Some spectators at the Tokyo Games are perplexed by the actions of the divers competing in the events.
Even though they are already wet, divers usually take a brief shower as soon as they climb out of the pool after a dive. Then, despite being drenched again on the subsequent dive, they dry off with miniature towels.
One of the most searched Olympic-related questions on Google during the past week is “Why do divers shower after each dive?”
Therefore, why? The platform diving competitions continue this week, so we reached out to Jacob Brehmer, the diving coach at Ball State University in Indiana, for insight.
To What End do Scuba Divers Rinse Off
It’s common practise for divers to take a little shower between dives so they can keep their muscles warm. To get clean, they typically use water that is even hotter than the pool.
The International Swimming Federation (FINA) specifies that diving pools used in international events must keep their water at a minimum temperature of 26 degrees Celsius (78.8 degrees Fahrenheit) at all times. This includes the Tokyo Aquatics Centre.
Brehmer explains, “Usually a diver will have to wait a substantial length of time following a dive before doing another dive.” “There’s a good chance the air temperature on the pool deck is on the cool side, so a quick shower before jumping in can do wonders for keeping muscles toasty. Since diving requires such pinpoint accuracy and quick reflexes, even a slight case of the chills and shivers can have a significant impact on a diver’s performance.”
For What Reason, They Use Teeny-Tiny Towels
A chamois (pronounced “shammy”) is a little towel used by swimmers and divers at big competitions for a variety of purposes, one of which is to keep warm.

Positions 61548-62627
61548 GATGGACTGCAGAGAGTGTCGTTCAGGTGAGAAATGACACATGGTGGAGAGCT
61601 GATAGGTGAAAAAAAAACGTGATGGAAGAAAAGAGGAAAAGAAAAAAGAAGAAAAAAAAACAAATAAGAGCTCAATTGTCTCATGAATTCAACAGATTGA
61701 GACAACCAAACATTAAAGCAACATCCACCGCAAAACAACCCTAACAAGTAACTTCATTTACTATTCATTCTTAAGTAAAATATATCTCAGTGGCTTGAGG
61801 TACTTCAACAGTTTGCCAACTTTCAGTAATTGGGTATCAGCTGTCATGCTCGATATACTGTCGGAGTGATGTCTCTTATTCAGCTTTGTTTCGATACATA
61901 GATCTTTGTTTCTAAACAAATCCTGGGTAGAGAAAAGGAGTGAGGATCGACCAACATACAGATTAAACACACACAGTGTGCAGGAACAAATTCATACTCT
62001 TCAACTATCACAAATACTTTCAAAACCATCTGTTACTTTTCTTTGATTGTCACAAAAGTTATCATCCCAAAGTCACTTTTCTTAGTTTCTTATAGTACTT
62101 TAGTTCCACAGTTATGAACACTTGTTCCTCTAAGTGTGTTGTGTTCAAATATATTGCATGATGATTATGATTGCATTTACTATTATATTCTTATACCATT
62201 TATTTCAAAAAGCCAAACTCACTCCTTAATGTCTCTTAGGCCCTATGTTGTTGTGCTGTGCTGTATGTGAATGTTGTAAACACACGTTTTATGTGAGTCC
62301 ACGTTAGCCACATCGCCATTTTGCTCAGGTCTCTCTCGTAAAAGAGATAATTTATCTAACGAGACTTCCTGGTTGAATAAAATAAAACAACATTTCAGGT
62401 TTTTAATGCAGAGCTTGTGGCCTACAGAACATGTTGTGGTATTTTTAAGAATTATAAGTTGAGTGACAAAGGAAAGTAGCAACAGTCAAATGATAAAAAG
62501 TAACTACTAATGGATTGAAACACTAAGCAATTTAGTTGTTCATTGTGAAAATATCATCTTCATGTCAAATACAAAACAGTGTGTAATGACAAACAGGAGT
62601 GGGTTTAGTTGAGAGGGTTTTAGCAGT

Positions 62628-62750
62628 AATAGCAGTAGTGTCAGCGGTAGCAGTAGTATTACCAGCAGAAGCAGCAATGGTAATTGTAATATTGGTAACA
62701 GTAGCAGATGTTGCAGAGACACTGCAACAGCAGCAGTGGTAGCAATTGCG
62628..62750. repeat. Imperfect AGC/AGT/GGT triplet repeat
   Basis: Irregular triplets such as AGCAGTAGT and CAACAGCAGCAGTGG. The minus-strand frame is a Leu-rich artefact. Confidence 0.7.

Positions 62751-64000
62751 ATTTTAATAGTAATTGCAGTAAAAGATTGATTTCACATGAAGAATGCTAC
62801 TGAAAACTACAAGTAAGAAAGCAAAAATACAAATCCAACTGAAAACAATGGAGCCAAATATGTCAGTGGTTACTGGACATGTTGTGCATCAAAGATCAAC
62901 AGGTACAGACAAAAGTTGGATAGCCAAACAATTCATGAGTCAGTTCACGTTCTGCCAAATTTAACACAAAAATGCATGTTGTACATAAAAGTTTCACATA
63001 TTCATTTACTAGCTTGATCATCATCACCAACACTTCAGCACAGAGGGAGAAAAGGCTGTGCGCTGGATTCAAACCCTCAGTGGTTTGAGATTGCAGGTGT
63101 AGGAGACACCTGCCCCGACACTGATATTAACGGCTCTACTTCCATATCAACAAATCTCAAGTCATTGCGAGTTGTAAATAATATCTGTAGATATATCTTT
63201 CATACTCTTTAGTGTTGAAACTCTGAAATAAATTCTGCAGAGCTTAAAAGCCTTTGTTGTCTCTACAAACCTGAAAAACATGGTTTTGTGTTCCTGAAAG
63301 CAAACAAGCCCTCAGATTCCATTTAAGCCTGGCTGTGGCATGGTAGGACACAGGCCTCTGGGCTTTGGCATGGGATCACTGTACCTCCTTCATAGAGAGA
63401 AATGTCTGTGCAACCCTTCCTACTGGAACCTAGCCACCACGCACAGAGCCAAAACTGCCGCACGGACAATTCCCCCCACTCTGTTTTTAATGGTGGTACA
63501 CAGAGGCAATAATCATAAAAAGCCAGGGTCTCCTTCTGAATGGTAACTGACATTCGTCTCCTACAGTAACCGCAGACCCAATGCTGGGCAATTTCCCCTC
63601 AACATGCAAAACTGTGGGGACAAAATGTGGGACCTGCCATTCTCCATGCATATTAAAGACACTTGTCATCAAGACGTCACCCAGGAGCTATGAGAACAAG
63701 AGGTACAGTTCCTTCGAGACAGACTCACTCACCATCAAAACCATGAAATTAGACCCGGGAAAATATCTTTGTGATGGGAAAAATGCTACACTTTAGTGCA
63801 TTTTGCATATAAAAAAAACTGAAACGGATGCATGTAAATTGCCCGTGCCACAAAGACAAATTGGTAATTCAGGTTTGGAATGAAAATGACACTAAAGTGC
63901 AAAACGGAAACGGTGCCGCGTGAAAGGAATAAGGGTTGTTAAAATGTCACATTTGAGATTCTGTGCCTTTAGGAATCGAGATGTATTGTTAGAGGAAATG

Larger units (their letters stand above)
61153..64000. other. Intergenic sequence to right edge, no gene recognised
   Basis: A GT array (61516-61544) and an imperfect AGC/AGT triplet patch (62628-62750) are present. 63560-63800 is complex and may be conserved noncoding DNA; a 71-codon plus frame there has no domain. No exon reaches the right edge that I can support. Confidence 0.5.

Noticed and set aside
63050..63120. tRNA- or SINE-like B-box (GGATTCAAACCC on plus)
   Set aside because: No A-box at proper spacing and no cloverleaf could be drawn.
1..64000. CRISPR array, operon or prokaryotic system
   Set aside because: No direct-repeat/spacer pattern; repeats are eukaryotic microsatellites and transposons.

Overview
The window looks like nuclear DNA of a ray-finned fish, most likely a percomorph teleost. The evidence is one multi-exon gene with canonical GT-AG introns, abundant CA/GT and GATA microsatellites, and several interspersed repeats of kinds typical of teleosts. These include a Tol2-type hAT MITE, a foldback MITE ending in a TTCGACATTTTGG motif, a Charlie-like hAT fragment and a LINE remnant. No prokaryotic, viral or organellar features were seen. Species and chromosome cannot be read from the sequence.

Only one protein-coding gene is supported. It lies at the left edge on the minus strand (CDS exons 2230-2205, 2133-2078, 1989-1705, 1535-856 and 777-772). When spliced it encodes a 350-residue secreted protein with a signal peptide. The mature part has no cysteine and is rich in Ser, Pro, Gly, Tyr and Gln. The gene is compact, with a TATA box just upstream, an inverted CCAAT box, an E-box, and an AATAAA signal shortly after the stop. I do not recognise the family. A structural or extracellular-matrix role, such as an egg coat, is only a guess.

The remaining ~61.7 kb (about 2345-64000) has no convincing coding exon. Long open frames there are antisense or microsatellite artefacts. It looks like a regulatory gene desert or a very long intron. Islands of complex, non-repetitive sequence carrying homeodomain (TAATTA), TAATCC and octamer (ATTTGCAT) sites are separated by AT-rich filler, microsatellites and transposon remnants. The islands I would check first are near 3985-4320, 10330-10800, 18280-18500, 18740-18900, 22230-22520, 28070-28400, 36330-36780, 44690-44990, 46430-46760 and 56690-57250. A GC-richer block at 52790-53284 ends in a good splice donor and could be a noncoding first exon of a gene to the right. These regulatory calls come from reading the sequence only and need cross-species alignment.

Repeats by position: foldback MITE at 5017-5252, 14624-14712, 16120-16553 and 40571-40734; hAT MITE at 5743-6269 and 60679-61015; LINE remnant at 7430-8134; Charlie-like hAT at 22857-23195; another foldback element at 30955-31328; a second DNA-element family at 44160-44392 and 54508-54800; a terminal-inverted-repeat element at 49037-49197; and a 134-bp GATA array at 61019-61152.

Brehmer claims the divers can dry off rapidly and keep their body heat thanks to the portable, highly water-absorbent towels.
Avoiding getting wet makes for more secure dives and a more even playing field.
He describes how the divers hold onto their legs tightly as they flip through the air. They risk injury and worse scores because their hands are more likely to slip off their wet legs and cause them to emerge from the dive prematurely.
The Significance of Body Taping
Keeping their muscles in tip-top shape is vital for Olympic divers because they do incredible feats at great speeds in deep pools.
A slight increase in muscular tension can have profound effects. This is why some divers choose to reinforce their knees, backs, and shoulders with tape.
There are similarities to the tape used by beach volleyball players, tennis players, and other athletes.
In Brehmer’s words, “basically it just provides a little extra support,” which in turn can alleviate discomfort in muscles, joints, and ligaments.
Many competitors are not leaving anything to chance in order to increase their chances of success in a sport where even a small advantage might determine whether they win a medal or not.